ABOVE: Queen Bernice Sigley and King (stand-in) Peter Ballintyne celebrate their winning cane toad catch.
It is a new tradition on Australia Day in Bonalbo – cash prizes for the heaviest cane toad.
The prize might only be $50 but it gets people out catching the toads that are then weighed before the official Australia Day award ceremony at the bowlo.
Bernice Sigley moved from Mullumbimby to Bonalbo in 2007. She was a park ranger for 23 years and was attracted to the area specifically because there weren’t any cane toads.
In the last two years, the cane toad population has been growing, Bernice said.
She believes the 2019 bushfires opened up the range.
The impact on the biodiversity in the Bonalbo area was immediate, Bernice said.
While the white ibis and native water rat have evolved to eat the poisonous toad, most other animals such as the red-bellied black snake die if they eat a cane toad.
Bernice said she saw 37 dead turtles two years ago, and believes they ate cane toad tadpoles.
So, the hunt began.
Residents trek the paddocks and ponds at night time to catch toads.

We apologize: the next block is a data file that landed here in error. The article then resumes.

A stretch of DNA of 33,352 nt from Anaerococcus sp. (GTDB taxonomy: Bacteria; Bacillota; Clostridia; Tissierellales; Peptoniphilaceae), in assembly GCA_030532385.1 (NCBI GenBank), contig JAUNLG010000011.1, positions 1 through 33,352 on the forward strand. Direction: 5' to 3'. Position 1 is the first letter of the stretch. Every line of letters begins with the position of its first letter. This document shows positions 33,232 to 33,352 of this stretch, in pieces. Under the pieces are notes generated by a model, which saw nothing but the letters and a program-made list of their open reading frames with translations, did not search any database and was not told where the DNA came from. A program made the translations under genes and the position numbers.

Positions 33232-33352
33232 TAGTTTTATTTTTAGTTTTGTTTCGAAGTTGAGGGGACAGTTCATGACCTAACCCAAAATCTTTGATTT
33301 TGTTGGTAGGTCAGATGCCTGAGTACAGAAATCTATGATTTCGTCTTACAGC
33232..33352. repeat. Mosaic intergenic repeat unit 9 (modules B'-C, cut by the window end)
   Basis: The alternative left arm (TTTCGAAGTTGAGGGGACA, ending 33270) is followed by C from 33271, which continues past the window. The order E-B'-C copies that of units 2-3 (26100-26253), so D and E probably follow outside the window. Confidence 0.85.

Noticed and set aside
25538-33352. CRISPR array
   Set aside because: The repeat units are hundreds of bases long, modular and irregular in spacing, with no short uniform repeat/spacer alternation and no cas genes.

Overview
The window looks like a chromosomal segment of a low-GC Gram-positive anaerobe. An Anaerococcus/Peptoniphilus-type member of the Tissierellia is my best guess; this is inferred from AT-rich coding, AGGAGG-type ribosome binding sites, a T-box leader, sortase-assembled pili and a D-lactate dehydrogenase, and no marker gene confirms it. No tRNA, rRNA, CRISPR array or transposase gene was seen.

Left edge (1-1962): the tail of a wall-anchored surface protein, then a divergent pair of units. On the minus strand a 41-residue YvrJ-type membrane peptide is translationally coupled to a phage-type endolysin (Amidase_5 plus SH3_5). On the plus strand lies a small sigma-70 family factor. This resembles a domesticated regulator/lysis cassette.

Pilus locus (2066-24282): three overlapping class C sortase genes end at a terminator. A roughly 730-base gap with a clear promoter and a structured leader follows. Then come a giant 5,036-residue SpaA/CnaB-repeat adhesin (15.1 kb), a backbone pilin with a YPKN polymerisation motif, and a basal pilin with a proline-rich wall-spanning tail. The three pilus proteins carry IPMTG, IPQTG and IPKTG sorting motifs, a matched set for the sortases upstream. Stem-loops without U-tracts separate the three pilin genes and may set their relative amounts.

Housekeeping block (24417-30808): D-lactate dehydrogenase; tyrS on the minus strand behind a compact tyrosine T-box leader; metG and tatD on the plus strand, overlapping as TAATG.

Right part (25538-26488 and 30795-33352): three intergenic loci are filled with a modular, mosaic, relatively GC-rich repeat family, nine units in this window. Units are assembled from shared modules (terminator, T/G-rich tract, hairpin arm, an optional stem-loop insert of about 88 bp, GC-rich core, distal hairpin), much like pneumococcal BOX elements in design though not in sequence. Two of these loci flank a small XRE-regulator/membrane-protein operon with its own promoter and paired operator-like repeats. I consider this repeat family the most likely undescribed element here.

Humid nights are best, Bernice said.
We’ve gone from 200–300 collected toads in one year to 40–50 this year, she said.
The biggest toads are kept for weighing on January 26.
Each frozen toad is weighed and the heaviest one gives its catcher the auspicious title of King or Queen Toad Cane Buster.
Bernice won this year with a 4.18kg cane toad and was crowned Queen.
Oscar Ballintyne came second and his father Peter Ballintyne from Adelaide accepted the paper crown on his behalf.
Border Ranges Landcare work with the community in organised cane toad hunts.
The Australia Day tradition is heaps of fun and has become a fixture on the Bonalbo calendar.
At least, until there are no more cane toads.
The RSPCA recommends the freezing method to kill cane toads.